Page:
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The cast is incredible. Supplementing Stern, Edwards, Garfield, and McDowell and Reed, we have Stacey Nelkin as Stern’s baby sister, Robert Picardo as the Fire Marshal, Bobby Sherman and Fabian, Mary Woronov and Paul Bartel, Clint Howard, and Dick Miller (a staple of Roger Corman, Joe Dante, and Allan Arkush movies). Despite the work of the entertaining stars, Arkush wanted Tom Hanks for the role of Neil, Jerry Orbach for Garfield’s part, and Mariska Hargitay playing Nelkin’s part (all of whom were virtual unknowns at the time). He was vetoed by Herb Solow, the veteran producer of the movie. I can’t say the movie would’ve been better with Arkush’s choices, because I really love this movie.

In a cute addendum to the credits, Lou Reed’s Auden has missed the show, but finally arrives to perform his song, “My Baby Sister” for an audience of one: Stacey Nelkin (unless you count the sentient marijuana cigarette and a dog wearing sunglasses), who has been waiting for him all night long. It’s wonderful and the perfect ending for a movie like this.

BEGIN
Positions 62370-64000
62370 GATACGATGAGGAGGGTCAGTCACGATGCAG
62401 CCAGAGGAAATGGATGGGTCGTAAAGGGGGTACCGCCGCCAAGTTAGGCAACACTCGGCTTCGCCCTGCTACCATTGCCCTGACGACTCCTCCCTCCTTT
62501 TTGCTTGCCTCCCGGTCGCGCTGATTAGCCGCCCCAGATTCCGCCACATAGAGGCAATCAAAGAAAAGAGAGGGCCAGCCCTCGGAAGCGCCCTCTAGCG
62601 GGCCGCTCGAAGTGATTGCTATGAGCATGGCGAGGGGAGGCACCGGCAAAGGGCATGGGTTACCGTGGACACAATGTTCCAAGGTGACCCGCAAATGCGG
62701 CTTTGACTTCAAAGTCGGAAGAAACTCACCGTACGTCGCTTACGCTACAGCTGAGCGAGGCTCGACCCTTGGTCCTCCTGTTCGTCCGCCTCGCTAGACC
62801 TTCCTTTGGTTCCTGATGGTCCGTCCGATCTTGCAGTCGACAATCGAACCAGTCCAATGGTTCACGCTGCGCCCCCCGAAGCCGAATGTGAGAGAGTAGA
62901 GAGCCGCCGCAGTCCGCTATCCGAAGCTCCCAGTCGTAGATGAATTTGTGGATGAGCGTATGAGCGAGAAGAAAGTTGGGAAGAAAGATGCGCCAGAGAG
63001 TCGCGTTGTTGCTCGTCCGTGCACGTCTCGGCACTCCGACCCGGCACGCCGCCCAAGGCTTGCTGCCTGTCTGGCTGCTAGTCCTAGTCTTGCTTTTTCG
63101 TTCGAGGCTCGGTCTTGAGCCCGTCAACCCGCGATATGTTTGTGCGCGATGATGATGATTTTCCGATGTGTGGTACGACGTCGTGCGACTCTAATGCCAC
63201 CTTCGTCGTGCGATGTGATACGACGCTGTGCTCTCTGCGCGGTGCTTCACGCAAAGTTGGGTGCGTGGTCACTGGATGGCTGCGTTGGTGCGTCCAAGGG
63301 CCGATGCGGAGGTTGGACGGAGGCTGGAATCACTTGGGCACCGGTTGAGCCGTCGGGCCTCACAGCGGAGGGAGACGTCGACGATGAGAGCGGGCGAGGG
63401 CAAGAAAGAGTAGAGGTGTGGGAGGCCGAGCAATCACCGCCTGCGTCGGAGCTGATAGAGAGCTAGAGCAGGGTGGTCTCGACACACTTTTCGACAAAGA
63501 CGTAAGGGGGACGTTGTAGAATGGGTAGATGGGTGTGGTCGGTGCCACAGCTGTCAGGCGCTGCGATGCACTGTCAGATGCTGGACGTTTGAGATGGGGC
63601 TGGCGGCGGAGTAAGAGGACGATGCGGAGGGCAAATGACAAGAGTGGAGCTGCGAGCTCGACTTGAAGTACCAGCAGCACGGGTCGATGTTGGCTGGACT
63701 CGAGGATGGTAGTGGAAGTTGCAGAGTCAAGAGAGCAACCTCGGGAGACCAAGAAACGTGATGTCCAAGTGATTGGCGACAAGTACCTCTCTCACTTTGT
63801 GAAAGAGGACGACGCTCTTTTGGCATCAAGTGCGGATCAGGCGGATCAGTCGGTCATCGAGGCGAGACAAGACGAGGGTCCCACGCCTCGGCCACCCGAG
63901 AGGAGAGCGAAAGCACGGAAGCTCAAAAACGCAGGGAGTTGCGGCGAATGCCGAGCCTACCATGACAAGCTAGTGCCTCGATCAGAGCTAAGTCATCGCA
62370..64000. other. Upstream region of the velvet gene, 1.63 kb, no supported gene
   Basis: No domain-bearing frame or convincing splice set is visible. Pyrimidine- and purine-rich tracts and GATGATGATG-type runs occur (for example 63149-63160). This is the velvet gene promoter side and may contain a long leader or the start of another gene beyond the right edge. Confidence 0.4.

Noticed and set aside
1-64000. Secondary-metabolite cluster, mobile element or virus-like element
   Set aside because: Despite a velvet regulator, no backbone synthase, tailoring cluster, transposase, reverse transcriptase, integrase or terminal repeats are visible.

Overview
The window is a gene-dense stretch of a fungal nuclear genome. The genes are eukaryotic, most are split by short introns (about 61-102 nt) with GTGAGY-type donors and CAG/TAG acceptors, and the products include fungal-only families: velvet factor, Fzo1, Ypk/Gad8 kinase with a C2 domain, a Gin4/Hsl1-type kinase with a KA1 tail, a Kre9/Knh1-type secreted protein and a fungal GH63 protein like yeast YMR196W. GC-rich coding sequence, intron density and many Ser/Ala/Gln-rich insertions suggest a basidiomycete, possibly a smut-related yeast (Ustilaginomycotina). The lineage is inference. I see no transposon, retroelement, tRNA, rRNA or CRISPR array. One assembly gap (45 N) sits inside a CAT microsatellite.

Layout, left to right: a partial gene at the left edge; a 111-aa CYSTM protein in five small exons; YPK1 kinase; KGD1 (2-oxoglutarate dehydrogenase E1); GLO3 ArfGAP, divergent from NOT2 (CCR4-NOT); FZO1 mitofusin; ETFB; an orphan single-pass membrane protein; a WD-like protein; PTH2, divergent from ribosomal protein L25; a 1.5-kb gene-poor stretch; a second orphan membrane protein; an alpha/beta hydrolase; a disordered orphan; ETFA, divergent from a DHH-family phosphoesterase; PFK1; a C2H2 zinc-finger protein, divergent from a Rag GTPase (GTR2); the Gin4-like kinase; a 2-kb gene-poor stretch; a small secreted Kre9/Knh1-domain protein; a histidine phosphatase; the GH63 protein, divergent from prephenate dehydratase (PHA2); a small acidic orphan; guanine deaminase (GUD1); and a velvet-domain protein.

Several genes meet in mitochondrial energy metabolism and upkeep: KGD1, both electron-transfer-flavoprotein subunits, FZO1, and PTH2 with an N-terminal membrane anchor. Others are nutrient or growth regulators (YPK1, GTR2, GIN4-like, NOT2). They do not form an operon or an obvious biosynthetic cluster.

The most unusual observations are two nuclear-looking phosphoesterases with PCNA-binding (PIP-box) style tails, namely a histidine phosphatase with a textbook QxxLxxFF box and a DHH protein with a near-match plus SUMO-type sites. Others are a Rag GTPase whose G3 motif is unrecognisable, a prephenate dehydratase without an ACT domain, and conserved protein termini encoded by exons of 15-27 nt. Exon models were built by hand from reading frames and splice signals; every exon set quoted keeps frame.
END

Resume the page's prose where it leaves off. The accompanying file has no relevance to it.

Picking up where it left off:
Get Crazy is an interesting case of a movie that was never meant to be seen, like the 1994 version of The Fantastic Four produced by Roger Corman’s company.  According to Allan Arkush, shares in the picture were sold to investors expecting the movie to fail, like the plot of Mel Brooks’ The Producers.  It was given virtually no promotion or publicity.  It sold to cable television and became an instant cult hit along with other musical movies at the time like Smithereens and The Apple.  Previously, Arkush directed Rock ‘n’ Roll High School starring P.J. Soles and The Ramones and the criminally underrated Heartbeeps with Andy Kaufman.

Our first cable box was a non-descript metal contraption with a rotary dial and unlimited potential (with no brand name – weird). We flipped it on, and the first thing we noticed was that the reception was crystal-clear; no ghosting, no snow, no fuzzy images. We had the premium package: HBO, Cinemax, The Movie Channel, MTV, Nickelodeon, CNN, The Disney Channel, and the local network affiliates. About $25-$30 a month. Each week (and sometimes twice a week!), “Vintage Cable Box” explores the wonderful world of premium Cable TV of the early eighties.